Maybe the most critical was the former US Secretary of Defence, James Mattis, who talked after a long period of self-imposed silence: “Divide et Impera”, to suggest the management of this crisis. He identified also the solution: We must summon that unity to surmount this crisis—confident that we are better than our politics.”

These are not the voices of people who after retiring from the army go anonymously and only come to military ceremonies. Many of them work in companies, research institutes, they hold conferences and are possible dignitaries, important factors in the public debate. That’s why their reactions were not ignored.

The effective Secretary of Defence, Mark T. Esper, ended the series of critics: „The option to use active-duty forces in a law enforcement role should only be used as a matter of last resort and only in the most urgent and dire of situations. We are not in one of those situations now. I do not support invoking the Insurrection Act now”.

His statement was a surprise for the White House, for his future in leading the Department, as portrayed by the press secretary, Kayleigh McEnany, does not seem too bright: “As of right now, Secretary Esper is still Secretary Esper. And should the president lose faith, we will all learn about that in the future."

But the problem is still out there

Former Pentagon leader and former CIA leader Robert Gates details, in an analysis, the role the military institution has in American politics. Of course, bigger in foreign policy decisions, but it must not be forgotten that the armed forces, but also everything related to it, is still one of the most distinct and concentrated fields in the social structure of American societies. Active military are only 0.5% of the country's population, but together with their families, at a rate of 1.5 family members per military, they get to approx. 5 million people, almost 1.5% of the country's population. Add to that we add the 7% veterans, around 18 million in 2018. About 2% of the American workforce, almost double the number of active military, work in the defense industry. About 3.5 million workers and specialists. Which, in turn, have families, generally more numerous than those of the military. So, all in all, and with a high degree of approximation, somewhere between 35 and 40 million Americans are dependent, in one way or another, on the military component of society.

So any decision that is made, involving the armed forces, has big consequences within the American society. And any debate, of any nature, involving people in uniform, also has repercussions on the discussion on how this society works.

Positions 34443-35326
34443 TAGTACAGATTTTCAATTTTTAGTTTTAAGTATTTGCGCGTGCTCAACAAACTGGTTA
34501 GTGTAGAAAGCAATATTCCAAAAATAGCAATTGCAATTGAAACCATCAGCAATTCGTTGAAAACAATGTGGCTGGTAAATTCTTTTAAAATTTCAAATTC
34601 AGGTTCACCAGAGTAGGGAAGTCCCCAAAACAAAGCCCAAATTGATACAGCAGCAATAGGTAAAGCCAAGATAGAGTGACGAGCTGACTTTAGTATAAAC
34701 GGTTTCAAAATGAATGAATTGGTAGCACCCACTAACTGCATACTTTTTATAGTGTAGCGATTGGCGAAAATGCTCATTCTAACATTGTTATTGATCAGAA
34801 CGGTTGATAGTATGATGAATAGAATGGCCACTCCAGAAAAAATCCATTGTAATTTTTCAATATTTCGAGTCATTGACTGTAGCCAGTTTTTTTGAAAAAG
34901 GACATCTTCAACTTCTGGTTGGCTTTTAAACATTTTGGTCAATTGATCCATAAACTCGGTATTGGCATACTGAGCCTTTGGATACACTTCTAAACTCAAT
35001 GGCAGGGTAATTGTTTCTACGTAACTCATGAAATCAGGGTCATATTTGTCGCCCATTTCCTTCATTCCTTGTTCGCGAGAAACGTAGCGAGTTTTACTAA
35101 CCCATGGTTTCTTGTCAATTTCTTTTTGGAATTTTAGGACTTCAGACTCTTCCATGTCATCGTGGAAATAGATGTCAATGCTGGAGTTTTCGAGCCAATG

The veteran American politician points out in particular the fact that these problems, undisputed and not accepted as a challenge, only delay their solution. US dependence on military methods has become more evident in recent years. Trump's reaction to invoking the manu military solution to internal problems is just a recognition of this.

The events that led to these protests, however, reveal another aspect, perhaps just as important, regarding the internal construction of American society: the impunity enjoyed by members of the force structures. In this case, it is about the internal law enforcement structures. The topic is so important that even a newspaper as the New York Times (generally more liberal than conservative), felt obliged to discuss it these days. The culture of impunity stems from Supreme Court rulings that provided quasi-immunity to members of the police or other components of internal security when tragic incidents occurred. But the scene is much more complex, including the strong unions of police, prosecutors investigating these cases, judges who decide, all with the aim of an approach that prevails the "good faith" of those who enforce the law, even if their actions end up with victims.

This culture of quasi-immunity is what led to the image of policeman Derek Chauvin, who for 8 minutes uninterruptedly suffocated his former clubmate, George Floyd. He was convinced that he was covered, that nothing could happen to him.

Which of the two hypostases - a society strongly influenced and dependent on its military component / a society that offers immunity to one of the parties in the internal conflicts that periodically crosses it - is prevalent, is difficult to say. Most likely, in such moments, a pedagogical balance is needed in the analysis that the supreme commander, the one chosen by the society for a four-year term to lead his destinies, must do.

But President Trump's possible decision did not seem to fit that standard. For the president, the drama that took place in Minnesota is just one of the lines that are written in the play that precedes the November elections. And the authoritarian stance is a deliberately chosen role to restore the electoral handicap that has emerged as a result of a problematic management of the coronavirus crisis and of the approximately 30 million jobs lost in just two months.

The American dream, stopover

In US’s history, political and social crises usually unlock situations and developments which turn, at some point, unbearable for the society. This liberation of energies was even produced through a civil war, the bloodiest America has ever seen. One of the final limes from the movie “Flowers of war”, which presents the drama and survival stories of this war, is: "We're going to look towards tomorrow and a new life”.  Often, they got solved, however through decisions that fixed the social and political  mechanism, which allowed the American democracy to develop. There was always something that was left unsolved and continues to produce breaches between the ethnical communities, the North and the South, between those who entered the “American dream” so many times and they are still trying to do it. A country as big as its problems.

Considering the situations nowadays, the George Floyd death, an Afro-American man, left jobless due to the coronavirus crisis, and lifeless because of some white policemen, but not only because of that, opened again American society’s Pandora box of increasing pain.

Translated by Andreea Soare